January monthly mini-read



The Challenger lifts off on January 28, 1986, shortly before the in-air explosion.

January is the month where people can refresh and have a new start. It is also known for New Years Day and MLK Jr. Day. But, here are some events January has held in the past that might not be so well known. 

January 15th, 1891 – The invention of basketball 

Everybody knows the story about the peach baskets and Dr. James Naismith of Springfield, Massachusetts. He had wanted to keep athletes in shape during times of cold weather and had his students throw soccer balls into the peach baskets. 

According to Wikipedia, Naismith had condensed the game into thirteen rules originally, including the facts that the ball could be batted at and three consecutive fouls for a team would count as a goal for the other team. There was to be a referee and an umpire who had specific roles in judgment. Funnily enough, an early change from the original game was made when the bottom of the baskets were removed. Previously, the games had to be paused once a point was scored so a janitor could come with a ladder to retrieve the ball. Nets, metal hoops, and backboards were introduced fifteen years later.

Not too shortly afterwards, the YMCA and World War I began contributing to the growth of basketball. The YMCA spread the sport and started games in France, China, Japan, Persia, and India. During the First World War, the American Expeditionary Force took basketball along with them. Hundreds of P.E teachers also knew about the sport by this time, spreading it to the younger generations. Leagues were created starting in 1898, with no success found until the NBA in 1946, which continues to be run to this day. (Wikipedia)

January 28th, 1986 –  The Challenger explosion

73 seconds after the launching of the space shuttle Challenger, disaster struck as it engulfed in flames and created an endless stream of smoke. Afterwards, it was learned that the hot pressurized gas from the solid rocket boosters had leaked, causing the spacecraft to move uncontrollably with aerodynamic forces tearing it apart. 

According to Wikipedia, the crew consisted of a pilot (Michael Smith), a commander (Dick Scobee), two payload specialists (Gregory Jarvis and Christa McAuliffe), and three mission specialists (Ellison Onizuka, Judith Resnik, and Ronald McNair). McAuliffe was a school teacher, and this drew the attention of many schools across the country that watched the tragedy unfold. Media attention was much higher than usual.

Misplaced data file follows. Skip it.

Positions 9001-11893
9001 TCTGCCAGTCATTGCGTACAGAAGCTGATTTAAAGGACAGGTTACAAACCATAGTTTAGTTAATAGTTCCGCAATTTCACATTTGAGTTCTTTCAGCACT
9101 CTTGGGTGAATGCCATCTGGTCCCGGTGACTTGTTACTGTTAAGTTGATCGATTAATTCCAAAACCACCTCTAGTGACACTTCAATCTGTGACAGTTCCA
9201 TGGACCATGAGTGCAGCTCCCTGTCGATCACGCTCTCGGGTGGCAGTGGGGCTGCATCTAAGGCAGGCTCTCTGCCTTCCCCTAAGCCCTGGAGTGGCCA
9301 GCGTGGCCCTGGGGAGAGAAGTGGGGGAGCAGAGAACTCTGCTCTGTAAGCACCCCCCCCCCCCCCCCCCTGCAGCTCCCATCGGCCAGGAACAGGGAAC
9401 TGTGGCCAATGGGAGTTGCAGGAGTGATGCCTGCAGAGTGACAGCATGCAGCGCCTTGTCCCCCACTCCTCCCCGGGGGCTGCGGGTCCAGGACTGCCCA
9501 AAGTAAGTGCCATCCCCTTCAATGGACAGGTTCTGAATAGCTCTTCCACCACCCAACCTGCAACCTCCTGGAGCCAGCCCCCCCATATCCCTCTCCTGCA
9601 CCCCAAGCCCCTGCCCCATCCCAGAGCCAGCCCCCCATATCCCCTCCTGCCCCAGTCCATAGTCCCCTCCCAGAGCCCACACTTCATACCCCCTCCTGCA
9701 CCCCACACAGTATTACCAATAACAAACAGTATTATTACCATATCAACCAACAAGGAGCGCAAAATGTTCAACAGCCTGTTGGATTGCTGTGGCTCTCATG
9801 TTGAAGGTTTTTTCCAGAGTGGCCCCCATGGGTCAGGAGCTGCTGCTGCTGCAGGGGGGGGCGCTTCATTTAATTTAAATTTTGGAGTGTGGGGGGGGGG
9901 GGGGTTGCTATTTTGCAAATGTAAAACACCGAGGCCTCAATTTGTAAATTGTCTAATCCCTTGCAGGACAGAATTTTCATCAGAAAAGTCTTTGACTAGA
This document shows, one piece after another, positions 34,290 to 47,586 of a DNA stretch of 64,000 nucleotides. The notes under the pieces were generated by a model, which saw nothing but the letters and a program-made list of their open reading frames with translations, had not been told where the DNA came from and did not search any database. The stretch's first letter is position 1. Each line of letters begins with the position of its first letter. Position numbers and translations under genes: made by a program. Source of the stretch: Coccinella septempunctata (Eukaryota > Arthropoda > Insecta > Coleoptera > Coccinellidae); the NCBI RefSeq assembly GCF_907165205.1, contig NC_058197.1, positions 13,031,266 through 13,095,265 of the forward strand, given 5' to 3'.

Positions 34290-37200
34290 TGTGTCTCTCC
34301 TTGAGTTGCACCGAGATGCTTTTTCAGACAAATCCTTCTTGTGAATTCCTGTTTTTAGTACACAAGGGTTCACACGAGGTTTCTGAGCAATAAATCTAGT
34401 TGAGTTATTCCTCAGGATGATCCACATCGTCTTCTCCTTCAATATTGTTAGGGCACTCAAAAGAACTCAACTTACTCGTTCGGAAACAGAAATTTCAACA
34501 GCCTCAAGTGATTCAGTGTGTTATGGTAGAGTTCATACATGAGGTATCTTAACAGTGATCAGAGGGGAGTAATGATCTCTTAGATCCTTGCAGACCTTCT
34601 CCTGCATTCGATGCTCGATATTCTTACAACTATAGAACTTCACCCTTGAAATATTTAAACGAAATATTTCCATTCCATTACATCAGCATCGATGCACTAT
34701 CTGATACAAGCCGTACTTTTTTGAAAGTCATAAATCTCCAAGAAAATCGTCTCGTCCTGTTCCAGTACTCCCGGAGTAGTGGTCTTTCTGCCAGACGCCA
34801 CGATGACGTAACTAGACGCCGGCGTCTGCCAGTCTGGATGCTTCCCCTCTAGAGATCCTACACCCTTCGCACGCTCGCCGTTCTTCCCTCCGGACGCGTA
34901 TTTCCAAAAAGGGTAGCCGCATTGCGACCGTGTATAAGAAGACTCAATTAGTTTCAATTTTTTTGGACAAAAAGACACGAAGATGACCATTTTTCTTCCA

President Ronald Reagan wished to investigate the situation and created the Rogers Commission. In this investigation of NASA, many startling facts were made known. Ever since 1977, testing had shown various potential flaws in one of the components, the O-rings, but nothing was done to address the issue. Additionally, managers had ignored warnings from engineers about launching during cold temperatures, failing to report them to their supervisors. Eventually, the shuttle was launched at a dangerous 36° Fahrenheit.

This was such a terrible thing to happen, but it made way for improvements within NASA.

January 9th, 2007 – Introduction of the iPhone 

At a Macworld convention, Steve Jobs clearly had some plans for something new and fresh,  something that was about to change the world. As he said it, “Today, Apple is going to reinvent the phone.” Apple, with its first smartphone, the iPhone, joined Nokia E62, Palm Treo, BlackBerry, and Moto Q in this new industry. He then proceeded to talk about how revolutionary the iPhone will be, comparing the ease of use and intelligence to the smartphones already out there. The real aspect that would shake up the normal was the lack of a built-in keyboard, and as Jobs remarked, “And what happens if you think of a great idea six months from now? You can’t run around and add a button to these things” (YouTube). The invention of the iPhone, which was said by Jobs to be five years ahead of any smartphone, made way for LG, Samsung, and Android a couple years later. 

“And one more thing…”

Additional Facts

In 2023, the Lunar New Year falls on the 22nd, celebrating the year of the rabbit. The Lunar New Year is celebrated for about fourteen days, in several East and Southeast Asian countries. 

January is named after the Roman god Janus, which also happens to be the word for doors. Afterall, he was the god of gates and doors. Janus was double faced so that he could look back on the previous year and towards the upcoming one, similar to the position of January. 

Speaking of cool facts, did you know that 55 MPH Speed Limit Day, National Buffet Day, Blame Someone Else Day, National Cheesy Socks Day, and Bubble Wrap Appreciation Day exist?